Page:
At this point George Black’s rescinded their original agreement with the BBC, on the grounds that if Hancock wasn’t well enough to appear as contracted at the Adelphi, he certainly couldn’t appear on the radio. With angry agents on one side and a clearly exhausted and unwell star on the other, the BBC decided on April 15th that the series would go ahead – but without Hancock. A temporary replacement needed to be found and quickly. In the high pressure recording environment of the 1950s, this situation was – if not common – at least not without precedent. The Goon Show occasionally had to call in last minute replacements for an indisposed performer. Valentine Dyall, Kenneth Connor, Jack Train and Dick Emery all at various times stood in for an unwell Sellers, Milligan or Secombe. Thankfully, a solution presented itself almost immediately this time.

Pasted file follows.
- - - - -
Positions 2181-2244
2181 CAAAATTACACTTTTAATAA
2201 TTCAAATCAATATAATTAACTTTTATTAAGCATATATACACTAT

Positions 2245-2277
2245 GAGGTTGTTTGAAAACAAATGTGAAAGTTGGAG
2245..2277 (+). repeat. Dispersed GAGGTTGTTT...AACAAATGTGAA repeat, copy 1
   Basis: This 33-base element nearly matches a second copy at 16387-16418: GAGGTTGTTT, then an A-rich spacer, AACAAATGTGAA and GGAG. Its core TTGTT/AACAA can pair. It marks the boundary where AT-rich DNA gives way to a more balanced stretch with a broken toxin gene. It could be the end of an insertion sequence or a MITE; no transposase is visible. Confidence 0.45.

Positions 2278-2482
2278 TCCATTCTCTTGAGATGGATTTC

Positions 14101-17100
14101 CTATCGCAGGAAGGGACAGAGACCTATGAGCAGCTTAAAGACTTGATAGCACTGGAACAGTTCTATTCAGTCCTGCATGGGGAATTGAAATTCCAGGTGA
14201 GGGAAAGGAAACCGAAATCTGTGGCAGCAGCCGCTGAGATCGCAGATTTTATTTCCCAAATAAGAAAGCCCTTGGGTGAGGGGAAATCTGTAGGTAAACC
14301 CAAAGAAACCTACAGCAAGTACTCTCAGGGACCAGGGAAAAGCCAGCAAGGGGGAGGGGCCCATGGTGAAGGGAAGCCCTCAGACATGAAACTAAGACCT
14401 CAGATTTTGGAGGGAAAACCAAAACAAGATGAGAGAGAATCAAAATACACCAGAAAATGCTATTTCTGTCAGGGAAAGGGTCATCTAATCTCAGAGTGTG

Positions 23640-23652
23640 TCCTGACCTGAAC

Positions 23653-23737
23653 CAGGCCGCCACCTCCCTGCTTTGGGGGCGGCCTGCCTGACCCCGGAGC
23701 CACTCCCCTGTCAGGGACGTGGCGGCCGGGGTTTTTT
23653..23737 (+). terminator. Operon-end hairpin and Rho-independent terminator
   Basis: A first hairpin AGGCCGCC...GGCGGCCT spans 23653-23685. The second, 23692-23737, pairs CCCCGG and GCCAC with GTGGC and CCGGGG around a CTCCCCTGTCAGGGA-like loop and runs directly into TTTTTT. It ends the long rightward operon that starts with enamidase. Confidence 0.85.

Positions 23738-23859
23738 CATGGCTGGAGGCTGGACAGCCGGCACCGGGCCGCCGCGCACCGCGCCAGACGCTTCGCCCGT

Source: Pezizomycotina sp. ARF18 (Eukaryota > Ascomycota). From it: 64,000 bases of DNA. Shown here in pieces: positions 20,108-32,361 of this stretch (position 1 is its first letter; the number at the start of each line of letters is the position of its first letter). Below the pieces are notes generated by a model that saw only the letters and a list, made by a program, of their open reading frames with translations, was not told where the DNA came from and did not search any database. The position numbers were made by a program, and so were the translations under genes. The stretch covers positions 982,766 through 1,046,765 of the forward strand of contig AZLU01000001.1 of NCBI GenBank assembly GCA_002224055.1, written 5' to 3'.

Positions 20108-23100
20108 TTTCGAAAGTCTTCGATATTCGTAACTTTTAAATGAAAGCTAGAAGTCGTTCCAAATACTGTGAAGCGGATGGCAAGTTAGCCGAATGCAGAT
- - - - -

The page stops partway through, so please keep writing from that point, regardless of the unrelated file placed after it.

Main Wilson made a call to Harry Secombe’s agent, Jimmy Grafton. Secombe was an old friend of Hancock – the pair toasted the birth of Secombe’s first child together on a deserted Blackpool pier in April 1949 – and he readily agreed to take over. The first show was recorded on the 17th of April; it went out on the 19th and there was no time to change much, so Secombe effectively took on Hancock’s part but under his own name. Hancock remained out of action for several weeks so Secombe continued for a further two shows before Hancock returned to the fray for the fourth recording session. He wasn’t able to resume his performances at the Adelphi just yet, but Black’s relented enough to enable him to make the recording sessions for the BBC.